Although running up and down San Francisco's hills may be hard on the knees, the views it affords are easy on the eyes. Another plus: Cool, consistent weather makes for good running conditions year-round. Regular joggers may have all their favorite routes mapped out, but for those looking to get started or just to switch things up, here are a few favorites. Because the best place to start a run is from your front door, it's hard to prescribe a route that works for everyone. Instead, here are 10 great running hubs. Plot a route toward one and explore from there.

Buena Vista Park/Corona Heights
A quick and easy way to add some elevation to a run near the Haight or the Castro is to head uphill to Corona Heights Park and/or Buena Vista Park. Buena Vista is actually the oldest park in the city, and it has primarily one main loop of a path through it, accessibly from pretty much all sides — see some example runs from the Haight here and here. For a trail-running experience with views unblocked by trees, Corona Heights Park offers a 0.9-mile loop that's moderately busy, and includes 121 feet in elevation change. An added bonus: There are plenty of pretty wildflowers in the spring. Jay Barmann


Crissy Field
With expansive views of the Bay, Alcatraz, and the Golden Gate Bridge, Crissy Field is a wonderful place to spend the day. Whether lounging, tossing a frisbee, or hell, flying a kite, the giant park has plenty of space for activities.What was once the site of a military airfield, the long and narrow park is also the perfect place for a run — made even more so by the fact that, unlike many spots in San Francisco, it's actually flat. For an added bonus, if the fog has you feeling chilly, there's a warming hut located at the west end that sells hot coffee and gets you out of the cold. If you feel like going a farther distance, run through to Marina Green and Fort Mason. — Jack Morse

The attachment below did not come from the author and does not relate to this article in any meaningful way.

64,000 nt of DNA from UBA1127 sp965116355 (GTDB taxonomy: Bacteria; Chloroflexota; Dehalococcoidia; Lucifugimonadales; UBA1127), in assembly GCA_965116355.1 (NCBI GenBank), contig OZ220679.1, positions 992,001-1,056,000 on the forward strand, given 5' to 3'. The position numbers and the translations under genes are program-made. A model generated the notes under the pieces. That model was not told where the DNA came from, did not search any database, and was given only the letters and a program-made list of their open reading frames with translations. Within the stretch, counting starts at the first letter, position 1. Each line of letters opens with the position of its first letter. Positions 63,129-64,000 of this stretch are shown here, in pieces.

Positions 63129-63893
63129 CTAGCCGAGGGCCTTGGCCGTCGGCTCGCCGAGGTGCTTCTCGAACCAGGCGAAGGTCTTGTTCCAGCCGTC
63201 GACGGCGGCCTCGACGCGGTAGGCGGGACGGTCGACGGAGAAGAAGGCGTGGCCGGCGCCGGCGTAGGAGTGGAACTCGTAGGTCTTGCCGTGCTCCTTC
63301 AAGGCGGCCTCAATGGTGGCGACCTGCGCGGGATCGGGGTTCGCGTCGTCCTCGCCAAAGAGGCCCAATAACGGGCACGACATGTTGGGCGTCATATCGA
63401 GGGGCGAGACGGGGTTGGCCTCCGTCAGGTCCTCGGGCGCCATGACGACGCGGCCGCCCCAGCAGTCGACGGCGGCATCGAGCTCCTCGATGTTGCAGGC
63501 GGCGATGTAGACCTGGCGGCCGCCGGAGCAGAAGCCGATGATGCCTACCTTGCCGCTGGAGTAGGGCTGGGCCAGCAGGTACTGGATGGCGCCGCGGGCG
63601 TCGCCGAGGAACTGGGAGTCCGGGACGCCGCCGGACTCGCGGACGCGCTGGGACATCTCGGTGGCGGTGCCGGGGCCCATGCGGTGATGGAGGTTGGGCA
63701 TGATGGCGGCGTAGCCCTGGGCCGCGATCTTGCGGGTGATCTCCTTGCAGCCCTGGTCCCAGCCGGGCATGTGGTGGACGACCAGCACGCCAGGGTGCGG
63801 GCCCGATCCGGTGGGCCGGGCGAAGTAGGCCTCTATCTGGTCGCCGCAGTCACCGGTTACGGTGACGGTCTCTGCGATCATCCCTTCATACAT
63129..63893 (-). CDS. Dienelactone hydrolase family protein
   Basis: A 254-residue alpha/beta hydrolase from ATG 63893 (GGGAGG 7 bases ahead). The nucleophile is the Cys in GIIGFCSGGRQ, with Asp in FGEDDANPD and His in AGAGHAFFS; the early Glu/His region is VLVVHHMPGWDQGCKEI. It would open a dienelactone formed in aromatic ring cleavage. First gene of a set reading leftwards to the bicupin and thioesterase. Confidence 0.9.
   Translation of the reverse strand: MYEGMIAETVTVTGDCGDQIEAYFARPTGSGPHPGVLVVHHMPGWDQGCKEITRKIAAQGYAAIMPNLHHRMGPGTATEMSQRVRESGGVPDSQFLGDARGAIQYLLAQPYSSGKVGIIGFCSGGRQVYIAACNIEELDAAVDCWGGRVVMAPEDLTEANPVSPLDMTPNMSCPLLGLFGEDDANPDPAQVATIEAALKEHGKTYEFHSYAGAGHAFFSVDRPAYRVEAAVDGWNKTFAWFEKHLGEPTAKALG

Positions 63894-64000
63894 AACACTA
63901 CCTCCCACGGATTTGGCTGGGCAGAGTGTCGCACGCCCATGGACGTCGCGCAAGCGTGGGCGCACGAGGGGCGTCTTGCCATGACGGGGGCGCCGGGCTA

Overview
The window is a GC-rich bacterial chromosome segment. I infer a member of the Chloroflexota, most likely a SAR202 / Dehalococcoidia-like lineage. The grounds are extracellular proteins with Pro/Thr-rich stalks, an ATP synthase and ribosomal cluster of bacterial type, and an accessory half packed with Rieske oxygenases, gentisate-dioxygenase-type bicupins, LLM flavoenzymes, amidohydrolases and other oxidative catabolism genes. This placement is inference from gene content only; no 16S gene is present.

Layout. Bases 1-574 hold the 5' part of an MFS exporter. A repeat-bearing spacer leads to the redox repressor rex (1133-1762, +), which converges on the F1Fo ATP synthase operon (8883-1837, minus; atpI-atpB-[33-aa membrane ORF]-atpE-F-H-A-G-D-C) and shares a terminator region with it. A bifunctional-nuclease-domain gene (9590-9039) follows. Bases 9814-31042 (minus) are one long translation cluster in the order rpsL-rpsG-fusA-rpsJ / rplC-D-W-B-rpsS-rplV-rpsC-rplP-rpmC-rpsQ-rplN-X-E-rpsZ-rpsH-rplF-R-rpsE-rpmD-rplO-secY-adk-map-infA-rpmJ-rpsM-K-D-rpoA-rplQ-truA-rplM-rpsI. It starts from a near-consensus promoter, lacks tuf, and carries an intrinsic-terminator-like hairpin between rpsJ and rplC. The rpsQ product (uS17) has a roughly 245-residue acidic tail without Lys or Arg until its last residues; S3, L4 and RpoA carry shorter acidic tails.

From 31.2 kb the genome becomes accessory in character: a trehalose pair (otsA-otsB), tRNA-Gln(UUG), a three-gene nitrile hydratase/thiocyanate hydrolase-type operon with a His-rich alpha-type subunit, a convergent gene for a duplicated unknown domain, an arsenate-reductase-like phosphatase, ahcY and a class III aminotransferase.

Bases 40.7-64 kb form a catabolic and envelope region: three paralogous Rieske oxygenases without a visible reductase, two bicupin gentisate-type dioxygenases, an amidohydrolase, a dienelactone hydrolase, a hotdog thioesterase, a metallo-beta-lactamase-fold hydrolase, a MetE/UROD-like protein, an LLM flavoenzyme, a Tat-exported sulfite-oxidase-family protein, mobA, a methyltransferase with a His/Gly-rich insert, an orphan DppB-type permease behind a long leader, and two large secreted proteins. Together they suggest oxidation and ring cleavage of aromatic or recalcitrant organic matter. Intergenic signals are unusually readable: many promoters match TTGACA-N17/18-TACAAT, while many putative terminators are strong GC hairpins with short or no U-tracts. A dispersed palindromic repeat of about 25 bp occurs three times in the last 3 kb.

The Embarcadero. Photo: kapshure

The Embarcadero
You will have to play Frogger with a fair number of slow-walking and selfie-taking tourists, but the Embarcadero offers perhaps the easiest, most accessible, and most picturesque uninterrupted sidewalk running route in the city. Start up by Pier 39 or all the way down at AT&T Park and you've got a 2.5-mile track that's at its least busy in the early morning hours, like pre-7 a.m. Run the full length and back, that's five miles, and your work is complete unless you're some crazy marathoner-type. And if you start down by the ballpark and end near there, you can also do a quick cool-down hop back to the Ferry Building for coffee and a breakfast reward. — Jay Barmann

Golden Gate Park and the Panhandle
But you knew this. Save for the stoplight at Masonic Ave, the Panhandle provides an uninterrupted runway into the glories of Golden Gate Park. Runners, please take note that the path closer to Fell Street is for bikes, while the Oak Street, bike-free side is all yours. The park itself is jogging heaven, and you'll be in good company. I like to shoot for a landmark like the Polo Field or the Music Concourse that I can do a lap around, and my absolute favorite for this is Stow Lake. If you try that, be sure to cross onto the island in the middle, Strawberry Hill — that way you can run by a waterfall and a pagoda, or even up to the top. —Caleb Pershan

Woody (nose, left) and Gnocchi ponder the vastness of a car-free Great Highway. Photo: Eve Batey/SFist

Great Highway